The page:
Airline CEO attacked with cream pie
HONG KONG — Airline bosses aren’t having an easy time at the moment.
Alan Joyce, the CEO of Australian carrier Qantas, found himself in the firing line on Tuesday, getting a cream pie rubbed in his face at a business event.
Joyce had just started delivering a speech on stage at the Hyatt Regency hotel in the city of Perth when a man wearing a suit walked up behind him and delivered the messy blow.
The man was quickly seized by security guards, according to local media. Police told CNN a person was in custody but declined to provide further details.
It wasn’t immediately clear what the man’s motives were or whether he’ll be charged.
Joyce recovered and made his speech after getting cleaned up. He later spoke to reporters about the incident, which he described as “a new experience.” But he was unable to say what flavor the pie was.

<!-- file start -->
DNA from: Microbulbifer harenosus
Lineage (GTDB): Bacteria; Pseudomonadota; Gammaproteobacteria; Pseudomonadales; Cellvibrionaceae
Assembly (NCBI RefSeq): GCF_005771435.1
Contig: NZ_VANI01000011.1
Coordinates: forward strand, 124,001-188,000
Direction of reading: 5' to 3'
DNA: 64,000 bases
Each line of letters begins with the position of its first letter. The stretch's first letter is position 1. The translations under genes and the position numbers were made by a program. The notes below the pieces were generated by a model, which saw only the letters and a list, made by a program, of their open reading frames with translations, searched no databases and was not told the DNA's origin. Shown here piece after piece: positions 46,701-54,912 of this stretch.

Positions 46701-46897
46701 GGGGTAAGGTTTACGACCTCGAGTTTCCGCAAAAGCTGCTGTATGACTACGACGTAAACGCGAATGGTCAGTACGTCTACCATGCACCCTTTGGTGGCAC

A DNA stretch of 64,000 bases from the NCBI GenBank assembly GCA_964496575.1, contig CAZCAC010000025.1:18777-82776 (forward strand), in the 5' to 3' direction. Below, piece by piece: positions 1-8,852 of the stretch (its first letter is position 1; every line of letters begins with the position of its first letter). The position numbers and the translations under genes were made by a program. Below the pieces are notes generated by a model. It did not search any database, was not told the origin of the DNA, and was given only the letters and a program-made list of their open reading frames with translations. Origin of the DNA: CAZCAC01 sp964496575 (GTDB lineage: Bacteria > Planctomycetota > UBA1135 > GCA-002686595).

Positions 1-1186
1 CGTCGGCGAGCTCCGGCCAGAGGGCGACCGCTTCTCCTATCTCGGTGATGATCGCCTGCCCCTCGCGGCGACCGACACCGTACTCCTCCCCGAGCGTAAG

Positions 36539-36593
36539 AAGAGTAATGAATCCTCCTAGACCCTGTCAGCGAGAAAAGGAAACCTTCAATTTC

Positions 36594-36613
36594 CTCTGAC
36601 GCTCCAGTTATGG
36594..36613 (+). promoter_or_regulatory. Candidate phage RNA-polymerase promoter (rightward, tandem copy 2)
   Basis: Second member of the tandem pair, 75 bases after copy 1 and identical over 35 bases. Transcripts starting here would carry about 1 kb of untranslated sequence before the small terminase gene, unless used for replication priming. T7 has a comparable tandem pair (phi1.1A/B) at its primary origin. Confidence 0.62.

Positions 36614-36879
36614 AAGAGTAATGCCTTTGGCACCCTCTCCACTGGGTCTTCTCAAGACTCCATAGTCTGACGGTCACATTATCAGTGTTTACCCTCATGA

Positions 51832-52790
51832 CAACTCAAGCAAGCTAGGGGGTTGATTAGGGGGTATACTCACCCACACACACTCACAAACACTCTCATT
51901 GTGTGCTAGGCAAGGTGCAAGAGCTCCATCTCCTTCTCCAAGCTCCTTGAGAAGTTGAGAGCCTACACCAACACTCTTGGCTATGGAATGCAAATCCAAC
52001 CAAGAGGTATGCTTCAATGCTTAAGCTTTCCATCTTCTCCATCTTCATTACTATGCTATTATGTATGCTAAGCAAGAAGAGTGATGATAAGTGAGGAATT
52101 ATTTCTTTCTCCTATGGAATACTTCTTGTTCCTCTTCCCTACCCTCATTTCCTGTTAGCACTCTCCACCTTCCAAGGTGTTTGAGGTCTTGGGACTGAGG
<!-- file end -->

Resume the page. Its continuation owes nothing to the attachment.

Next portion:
“I didn’t have a chance to test it, it was mostly on my glasses,” he said. “I think my issue is I need a good dry cleaner before I leave Perth.”
Joyce was speaking at The West Australian newspaper’s “Leadership Matters” breakfast, a series of morning briefings in which high-profile business figures discuss leadership issues. Guests in the past have included Sir Richard Branson and former Australian Prime Minister John Howard, neither of whom, luckily for them, ended up with pie on their faces.
The newspaper apologized for what it called a “regrettable incident” and praised Joyce for “his presence of mind and the professional manner in which he managed the situation.”
The pie attack follows a string of public relations disasters in the U.S. airline industry in recent weeks.
In the highest profile incident, United Airlines reached a settlement last month with a passenger who was violently dragged off one of its flights. But its rival Delta recently postponed a media event days before it was set to kick off because of “viral” customer service issues and a investigation by lawmakers into how airline customers are treated
Joyce’s pie-wielding attacker also joins a long list of people who have made their mark in public with the dessert.